The Federal Kingdom of Kozan is a constitutional monarchy ruled by the Kirisame Dynasty. But did you know there are a number of non-reigning dynasties residing in Kozan? The Kirisame Dynasty recognizes a number of formal royal families that once reigned over their own piece of land on the Gensokyo continent. They’re allowed to remain in power as monarchs over the province they’re based in.
Let’s begin during the Edo Period. At the beginning of the 18th century, two new countries sprung at both ends of the Gensokyo continent: democratic Eastern Kozan, and Tokugawa-controlled communist Western Kozan. Their first monarchs were female, and King Kourin was the consort of not one, but three countries on the continent. They were part of a larger organization known as the Gensokyo Confederation. King Kourin was the head of that.
What happened to the other kingdoms when they folded into the Federal Kingdom of Kozan? In the latter half of the 17th century when King Kourin and Queen Marisa were both born, there was only one kingdom located on the continent: the Aetherworld kingdom ruled by the almighty Goddess Shinki. A couple of years later, another kingdom that would eventually become the People’s Kingdom of Central Kozan was founded by the beautiful Empress Kaguya Houraisan. Another couple years thereafter, another kingdom showed up, ruled by the Queen Satori Komeiji who was also beautiful as well.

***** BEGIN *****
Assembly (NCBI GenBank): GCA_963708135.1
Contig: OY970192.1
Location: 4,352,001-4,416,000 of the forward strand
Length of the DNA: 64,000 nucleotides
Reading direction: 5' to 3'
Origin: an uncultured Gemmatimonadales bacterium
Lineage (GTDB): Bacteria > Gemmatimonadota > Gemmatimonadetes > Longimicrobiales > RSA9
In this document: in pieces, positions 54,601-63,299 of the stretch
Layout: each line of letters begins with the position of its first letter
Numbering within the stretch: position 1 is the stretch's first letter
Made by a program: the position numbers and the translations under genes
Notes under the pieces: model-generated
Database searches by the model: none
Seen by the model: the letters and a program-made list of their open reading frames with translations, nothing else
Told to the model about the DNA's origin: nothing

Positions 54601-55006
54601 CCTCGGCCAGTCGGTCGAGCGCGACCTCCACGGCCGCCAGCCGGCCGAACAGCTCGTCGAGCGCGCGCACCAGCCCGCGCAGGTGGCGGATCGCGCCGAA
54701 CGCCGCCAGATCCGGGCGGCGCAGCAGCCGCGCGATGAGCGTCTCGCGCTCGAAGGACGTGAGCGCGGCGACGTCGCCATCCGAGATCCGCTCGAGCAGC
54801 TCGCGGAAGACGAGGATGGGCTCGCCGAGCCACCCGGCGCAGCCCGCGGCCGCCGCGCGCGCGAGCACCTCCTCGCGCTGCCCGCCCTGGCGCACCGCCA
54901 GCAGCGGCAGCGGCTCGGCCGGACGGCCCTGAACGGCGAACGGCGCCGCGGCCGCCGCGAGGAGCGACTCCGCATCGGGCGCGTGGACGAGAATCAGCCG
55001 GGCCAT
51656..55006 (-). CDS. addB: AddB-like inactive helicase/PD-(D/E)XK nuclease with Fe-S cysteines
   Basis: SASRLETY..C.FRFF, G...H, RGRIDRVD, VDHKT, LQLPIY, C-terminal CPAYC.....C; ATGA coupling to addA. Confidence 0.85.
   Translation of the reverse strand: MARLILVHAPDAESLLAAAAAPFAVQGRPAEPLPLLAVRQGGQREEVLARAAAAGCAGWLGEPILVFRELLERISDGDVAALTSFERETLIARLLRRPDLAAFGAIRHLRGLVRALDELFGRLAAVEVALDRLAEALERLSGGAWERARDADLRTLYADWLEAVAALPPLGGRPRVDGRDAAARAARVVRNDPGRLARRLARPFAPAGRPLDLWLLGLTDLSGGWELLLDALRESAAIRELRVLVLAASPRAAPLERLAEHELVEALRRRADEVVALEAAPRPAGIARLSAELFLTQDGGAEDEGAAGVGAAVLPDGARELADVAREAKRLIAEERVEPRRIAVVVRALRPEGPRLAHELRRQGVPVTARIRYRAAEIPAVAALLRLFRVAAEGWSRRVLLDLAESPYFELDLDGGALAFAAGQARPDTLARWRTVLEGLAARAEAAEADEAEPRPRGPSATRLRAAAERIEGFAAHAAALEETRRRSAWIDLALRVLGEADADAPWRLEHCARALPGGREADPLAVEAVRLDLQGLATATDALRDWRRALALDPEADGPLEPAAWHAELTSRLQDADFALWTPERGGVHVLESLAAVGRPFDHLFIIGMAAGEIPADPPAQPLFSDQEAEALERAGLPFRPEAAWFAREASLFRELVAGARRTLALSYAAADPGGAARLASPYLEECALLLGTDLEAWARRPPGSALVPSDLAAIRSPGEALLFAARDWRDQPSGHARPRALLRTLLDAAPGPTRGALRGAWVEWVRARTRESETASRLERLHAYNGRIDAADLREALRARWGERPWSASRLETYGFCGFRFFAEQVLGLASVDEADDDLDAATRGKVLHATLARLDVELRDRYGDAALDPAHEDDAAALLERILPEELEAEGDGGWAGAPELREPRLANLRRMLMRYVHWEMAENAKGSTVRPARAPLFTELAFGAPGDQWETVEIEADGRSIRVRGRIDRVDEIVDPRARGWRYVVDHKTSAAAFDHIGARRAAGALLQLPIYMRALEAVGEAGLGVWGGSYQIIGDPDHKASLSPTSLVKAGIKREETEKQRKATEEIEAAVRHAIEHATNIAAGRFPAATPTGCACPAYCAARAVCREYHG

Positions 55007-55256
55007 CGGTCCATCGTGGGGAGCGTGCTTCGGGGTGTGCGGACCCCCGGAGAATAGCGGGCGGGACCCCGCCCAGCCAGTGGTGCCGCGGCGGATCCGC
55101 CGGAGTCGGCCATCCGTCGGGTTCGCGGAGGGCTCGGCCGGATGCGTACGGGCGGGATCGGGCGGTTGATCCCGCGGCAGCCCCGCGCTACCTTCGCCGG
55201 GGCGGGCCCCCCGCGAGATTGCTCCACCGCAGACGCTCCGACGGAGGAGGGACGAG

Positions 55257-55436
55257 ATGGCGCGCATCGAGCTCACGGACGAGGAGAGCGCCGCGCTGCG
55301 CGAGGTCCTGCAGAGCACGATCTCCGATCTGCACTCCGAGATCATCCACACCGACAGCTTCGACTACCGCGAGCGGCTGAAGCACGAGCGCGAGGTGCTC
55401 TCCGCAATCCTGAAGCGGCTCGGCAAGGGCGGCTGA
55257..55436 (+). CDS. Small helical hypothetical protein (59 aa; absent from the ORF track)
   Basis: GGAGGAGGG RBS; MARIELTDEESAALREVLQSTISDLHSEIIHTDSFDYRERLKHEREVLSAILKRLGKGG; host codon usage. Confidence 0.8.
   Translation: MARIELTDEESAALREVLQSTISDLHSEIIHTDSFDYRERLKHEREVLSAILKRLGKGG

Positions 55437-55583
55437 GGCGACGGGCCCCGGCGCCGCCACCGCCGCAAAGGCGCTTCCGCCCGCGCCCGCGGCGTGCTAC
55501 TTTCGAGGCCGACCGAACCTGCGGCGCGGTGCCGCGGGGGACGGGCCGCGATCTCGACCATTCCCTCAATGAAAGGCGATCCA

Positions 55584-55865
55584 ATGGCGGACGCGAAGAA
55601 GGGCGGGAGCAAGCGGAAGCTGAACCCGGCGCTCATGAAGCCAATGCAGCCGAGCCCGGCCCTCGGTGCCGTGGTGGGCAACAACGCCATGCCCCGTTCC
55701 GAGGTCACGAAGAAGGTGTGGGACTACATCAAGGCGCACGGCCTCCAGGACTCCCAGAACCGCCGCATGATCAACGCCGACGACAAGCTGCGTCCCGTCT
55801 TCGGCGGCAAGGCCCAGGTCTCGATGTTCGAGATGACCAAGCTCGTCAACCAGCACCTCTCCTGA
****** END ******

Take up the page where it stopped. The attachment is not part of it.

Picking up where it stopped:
After Queens Marisa and Yukari founded their respective kingdoms, signs of royal dissolution began to appear. The first kingdom to dissolve was the Aetherworld kingdom when its ruler at the time, Goddess Luna, wanted to join the Federal Kingdom of Eastern Kozan. The kingdom voted to dissolve in 1709, and when that happened, the Aether Province of Eastern Kozan was formally established. That meant Goddess Luna’s territory would be ruled by Queen Marisa instead, refining the way wealth and resources would be distributed to the newly acceded province. This would mark a turning point in Eastern Kozan.
After the Scarlet Devil War concluded in 1716, the economy of Eastern Kozan began to falter. The territories that were liberated from the Gensokyo Socialist Order’s rule were looking to join the Federal Kingdom of Eastern Kozan in recovery efforts. Even though their formal reigns would come to a close, Queen Marisa needed to find a way to maintain their relevance. Her husband King Kourin attended several ceremonies when any kingdom would join the Federal Kingdom of Eastern Kozan, including the one in 1723 when the People’s Kingdom of Central Kozan formally joined the Federal Kingdom of Kozan as Chikurin Province.
The kingdoms that joined were given a choice to remain as monarchs for their respective provinces. Queen Marisa designated them as non-reigning dynasties. Many provinces chose to keep their monarchs as daimyo after joining. While some have left, a few have decided to join as non-reigning dynasties, despite not having any royal history. These non-reigning dynasties is considered a club today, and a place for people who want to amplify their voice. For example, the Ochiai family, having been known for Shigeru Ochiai’s tenure as prime minister in the 1970s, became a non-reigning dynasty in Kozan in the 1980s.